How the Conservatives will win their majority
The Ignatieff Liberals have given Stephen Harper and the Conservatives a clear route to a majority government. Here’s how it will happen, unless Harper does something stupid again.
To achieve a majority, Harper needs to win seats in Quebec. He failed to get his majority in the last election, in part, because he alienated Quebec voters who then supported the Bloc.
Only one opposition party's support is needed for Harper to remain in power. Harper can survive as long as he judges necessary with Bloc support in Parliament. Duceppe is a pragmatic leader whose interest is only Quebec. He’ll support whichever party gives Quebec the best deal, as he's always done, and as he's reiterated today (28 January). Conveniently, Harper can improve his electoral fortunes in Quebec and remain in power as long as chooses by appeasing the Bloc with Quebec goodies. Duceppe is very shrewd; he will exploit Harper to Quebec’s advantage in any way he can. Harper who will do anything to remain in power will comply with Duceppe’s Quebec demands.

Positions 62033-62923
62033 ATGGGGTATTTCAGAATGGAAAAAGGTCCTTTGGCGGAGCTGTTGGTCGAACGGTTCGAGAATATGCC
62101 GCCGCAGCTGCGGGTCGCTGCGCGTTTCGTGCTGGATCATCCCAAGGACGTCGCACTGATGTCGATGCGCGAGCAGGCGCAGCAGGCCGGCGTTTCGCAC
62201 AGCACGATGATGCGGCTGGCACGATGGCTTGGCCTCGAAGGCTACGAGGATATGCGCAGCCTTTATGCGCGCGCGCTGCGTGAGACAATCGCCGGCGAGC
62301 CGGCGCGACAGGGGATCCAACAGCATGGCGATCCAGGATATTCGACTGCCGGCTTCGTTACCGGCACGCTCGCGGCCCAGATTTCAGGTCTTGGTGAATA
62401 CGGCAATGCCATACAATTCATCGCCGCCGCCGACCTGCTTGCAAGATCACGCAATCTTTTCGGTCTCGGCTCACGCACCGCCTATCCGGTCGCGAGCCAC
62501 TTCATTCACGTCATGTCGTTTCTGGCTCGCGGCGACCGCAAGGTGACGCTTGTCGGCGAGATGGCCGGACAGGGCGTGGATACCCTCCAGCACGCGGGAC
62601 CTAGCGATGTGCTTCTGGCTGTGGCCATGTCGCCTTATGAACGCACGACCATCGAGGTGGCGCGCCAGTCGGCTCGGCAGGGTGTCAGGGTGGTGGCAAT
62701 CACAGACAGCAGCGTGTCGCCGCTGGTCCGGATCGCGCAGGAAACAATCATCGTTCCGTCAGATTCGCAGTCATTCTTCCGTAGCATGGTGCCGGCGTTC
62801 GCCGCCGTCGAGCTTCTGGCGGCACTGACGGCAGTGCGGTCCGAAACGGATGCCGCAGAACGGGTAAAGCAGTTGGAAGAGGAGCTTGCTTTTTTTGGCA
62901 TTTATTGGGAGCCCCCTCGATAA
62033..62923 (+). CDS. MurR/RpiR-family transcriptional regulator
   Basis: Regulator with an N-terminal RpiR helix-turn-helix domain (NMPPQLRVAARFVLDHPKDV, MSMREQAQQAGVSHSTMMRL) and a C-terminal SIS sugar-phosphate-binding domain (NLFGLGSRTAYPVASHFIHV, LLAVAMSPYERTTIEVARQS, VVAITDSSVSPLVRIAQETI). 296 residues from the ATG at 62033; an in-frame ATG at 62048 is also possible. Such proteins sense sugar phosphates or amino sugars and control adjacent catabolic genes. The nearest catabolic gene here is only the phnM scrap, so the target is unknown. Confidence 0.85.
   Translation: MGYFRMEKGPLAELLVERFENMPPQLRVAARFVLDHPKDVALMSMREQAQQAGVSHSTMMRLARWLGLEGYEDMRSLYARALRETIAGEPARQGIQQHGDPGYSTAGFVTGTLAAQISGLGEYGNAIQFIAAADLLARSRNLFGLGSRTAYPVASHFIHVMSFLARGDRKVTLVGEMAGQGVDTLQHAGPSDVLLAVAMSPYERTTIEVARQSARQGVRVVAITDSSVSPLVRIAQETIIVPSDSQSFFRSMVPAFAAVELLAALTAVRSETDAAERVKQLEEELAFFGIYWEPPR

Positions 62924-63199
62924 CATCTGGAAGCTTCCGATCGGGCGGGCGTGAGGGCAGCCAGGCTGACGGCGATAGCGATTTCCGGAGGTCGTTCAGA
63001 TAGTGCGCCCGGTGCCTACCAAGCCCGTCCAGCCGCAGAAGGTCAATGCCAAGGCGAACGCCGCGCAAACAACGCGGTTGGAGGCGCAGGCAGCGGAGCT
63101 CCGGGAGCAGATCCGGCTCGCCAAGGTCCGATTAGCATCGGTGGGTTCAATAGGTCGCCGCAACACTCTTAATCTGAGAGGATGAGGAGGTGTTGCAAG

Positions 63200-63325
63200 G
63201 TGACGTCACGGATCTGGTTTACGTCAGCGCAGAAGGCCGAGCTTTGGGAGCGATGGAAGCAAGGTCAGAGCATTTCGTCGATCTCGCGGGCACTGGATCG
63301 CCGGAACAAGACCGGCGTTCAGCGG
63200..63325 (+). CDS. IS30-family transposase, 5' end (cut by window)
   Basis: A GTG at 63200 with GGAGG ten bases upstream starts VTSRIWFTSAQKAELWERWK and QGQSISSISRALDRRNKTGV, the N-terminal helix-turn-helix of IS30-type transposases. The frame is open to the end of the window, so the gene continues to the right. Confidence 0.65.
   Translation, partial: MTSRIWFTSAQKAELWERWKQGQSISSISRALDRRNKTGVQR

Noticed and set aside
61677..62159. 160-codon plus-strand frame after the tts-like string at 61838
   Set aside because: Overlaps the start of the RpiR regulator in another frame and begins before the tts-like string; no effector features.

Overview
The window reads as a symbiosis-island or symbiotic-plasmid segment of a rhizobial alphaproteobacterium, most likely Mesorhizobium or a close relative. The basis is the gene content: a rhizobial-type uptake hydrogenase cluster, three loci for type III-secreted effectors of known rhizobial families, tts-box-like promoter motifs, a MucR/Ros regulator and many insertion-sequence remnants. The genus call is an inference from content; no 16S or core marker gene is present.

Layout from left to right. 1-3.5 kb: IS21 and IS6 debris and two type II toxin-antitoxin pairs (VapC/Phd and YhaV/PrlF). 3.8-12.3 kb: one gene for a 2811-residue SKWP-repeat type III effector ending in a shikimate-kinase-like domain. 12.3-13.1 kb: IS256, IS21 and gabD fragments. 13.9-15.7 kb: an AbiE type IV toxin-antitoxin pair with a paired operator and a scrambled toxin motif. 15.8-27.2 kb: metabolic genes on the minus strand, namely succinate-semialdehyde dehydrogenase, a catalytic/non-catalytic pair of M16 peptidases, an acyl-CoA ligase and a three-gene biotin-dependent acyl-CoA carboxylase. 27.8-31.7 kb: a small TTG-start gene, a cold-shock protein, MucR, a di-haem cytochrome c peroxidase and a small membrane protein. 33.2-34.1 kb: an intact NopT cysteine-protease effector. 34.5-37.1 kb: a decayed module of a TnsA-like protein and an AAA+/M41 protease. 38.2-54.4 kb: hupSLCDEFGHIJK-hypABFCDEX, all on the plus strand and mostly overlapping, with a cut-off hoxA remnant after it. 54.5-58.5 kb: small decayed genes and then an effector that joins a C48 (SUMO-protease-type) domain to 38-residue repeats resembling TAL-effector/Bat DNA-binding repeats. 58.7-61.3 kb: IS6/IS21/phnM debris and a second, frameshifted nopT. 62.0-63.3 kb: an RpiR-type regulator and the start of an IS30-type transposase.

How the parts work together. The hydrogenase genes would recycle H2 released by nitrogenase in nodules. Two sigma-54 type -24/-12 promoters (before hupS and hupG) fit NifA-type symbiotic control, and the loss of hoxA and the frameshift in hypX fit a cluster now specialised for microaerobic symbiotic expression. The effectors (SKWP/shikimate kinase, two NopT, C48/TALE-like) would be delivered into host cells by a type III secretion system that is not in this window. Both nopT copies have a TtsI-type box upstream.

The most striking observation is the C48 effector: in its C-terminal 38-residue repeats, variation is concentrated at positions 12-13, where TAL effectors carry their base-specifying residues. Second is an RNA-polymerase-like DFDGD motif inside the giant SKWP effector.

Harper will not lose his base in the west nor his support in rural Ontario because those right wing voters have nowhere to go. Also, with the deficit genie out of the bottle, and dire economic situation as an excuse, Harper can borrow and spend in whatever ways serve his political ends. That means he can win support in eastern Canada, too.
Unless Harper succumbs to his own worst inclinations, he can win support right across Canada so that in 4 years he can go to people and get his majority mandate. And, there is nothing that the Liberals or the NDP can do to stop him, thanks to Ignatieff.
Unless they do something truly stupid, we can expect that the Conservatives will remain in power for at least the next 8-10 years. If they’re smart, Harper can remain in power for even longer than that.
Progressives will need to rethink how they engage the new order.